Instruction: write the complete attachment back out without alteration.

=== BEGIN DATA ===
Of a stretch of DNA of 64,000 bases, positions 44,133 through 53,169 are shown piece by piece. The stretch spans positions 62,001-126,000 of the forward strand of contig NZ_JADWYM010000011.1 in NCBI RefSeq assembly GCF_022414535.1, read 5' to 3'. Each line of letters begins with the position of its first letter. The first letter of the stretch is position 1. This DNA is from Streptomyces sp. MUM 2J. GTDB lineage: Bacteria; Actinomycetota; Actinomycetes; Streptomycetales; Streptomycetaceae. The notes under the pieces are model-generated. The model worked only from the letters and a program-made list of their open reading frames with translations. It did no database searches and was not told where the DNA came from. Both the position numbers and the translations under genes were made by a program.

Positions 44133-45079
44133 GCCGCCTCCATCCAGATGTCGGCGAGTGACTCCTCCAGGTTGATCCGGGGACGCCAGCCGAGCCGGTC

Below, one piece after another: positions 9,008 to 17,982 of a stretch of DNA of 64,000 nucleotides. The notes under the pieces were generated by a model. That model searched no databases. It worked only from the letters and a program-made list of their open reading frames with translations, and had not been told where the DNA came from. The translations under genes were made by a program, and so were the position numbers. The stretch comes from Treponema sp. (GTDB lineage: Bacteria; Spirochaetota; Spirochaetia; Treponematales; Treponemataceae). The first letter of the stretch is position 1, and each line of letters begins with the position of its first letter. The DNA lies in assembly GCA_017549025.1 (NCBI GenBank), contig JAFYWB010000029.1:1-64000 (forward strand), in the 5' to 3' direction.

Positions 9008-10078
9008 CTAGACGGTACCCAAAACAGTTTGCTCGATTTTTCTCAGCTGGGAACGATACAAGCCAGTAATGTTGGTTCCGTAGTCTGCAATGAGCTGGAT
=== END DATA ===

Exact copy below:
Of a stretch of DNA of 64,000 bases, positions 44,133 through 53,169 are shown piece by piece. The stretch spans positions 62,001-126,000 of the forward strand of contig NZ_JADWYM010000011.1 in NCBI RefSeq assembly GCF_022414535.1, read 5' to 3'. Each line of letters begins with the position of its first letter. The first letter of the stretch is position 1. This DNA is from Streptomyces sp. MUM 2J. GTDB lineage: Bacteria; Actinomycetota; Actinomycetes; Streptomycetales; Streptomycetaceae. The notes under the pieces are model-generated. The model worked only from the letters and a program-made list of their open reading frames with translations. It did no database searches and was not told where the DNA came from. Both the position numbers and the translations under genes were made by a program.

Positions 44133-45079
44133 GCCGCCTCCATCCAGATGTCGGCGAGTGACTCCTCCAGGTTGATCCGGGGACGCCAGCCGAGCCGGTC

Below, one piece after another: positions 9,008 to 17,982 of a stretch of DNA of 64,000 nucleotides. The notes under the pieces were generated by a model. That model searched no databases. It worked only from the letters and a program-made list of their open reading frames with translations, and had not been told where the DNA came from. The translations under genes were made by a program, and so were the position numbers. The stretch comes from Treponema sp. (GTDB lineage: Bacteria; Spirochaetota; Spirochaetia; Treponematales; Treponemataceae). The first letter of the stretch is position 1, and each line of letters begins with the position of its first letter. The DNA lies in assembly GCA_017549025.1 (NCBI GenBank), contig JAFYWB010000029.1:1-64000 (forward strand), in the 5' to 3' direction.

Positions 9008-10078
9008 CTAGACGGTACCCAAAACAGTTTGCTCGATTTTTCTCAGCTGGGAACGATACAAGCCAGTAATGTTGGTTCCGTAGTCTGCAATGAGCTGGAT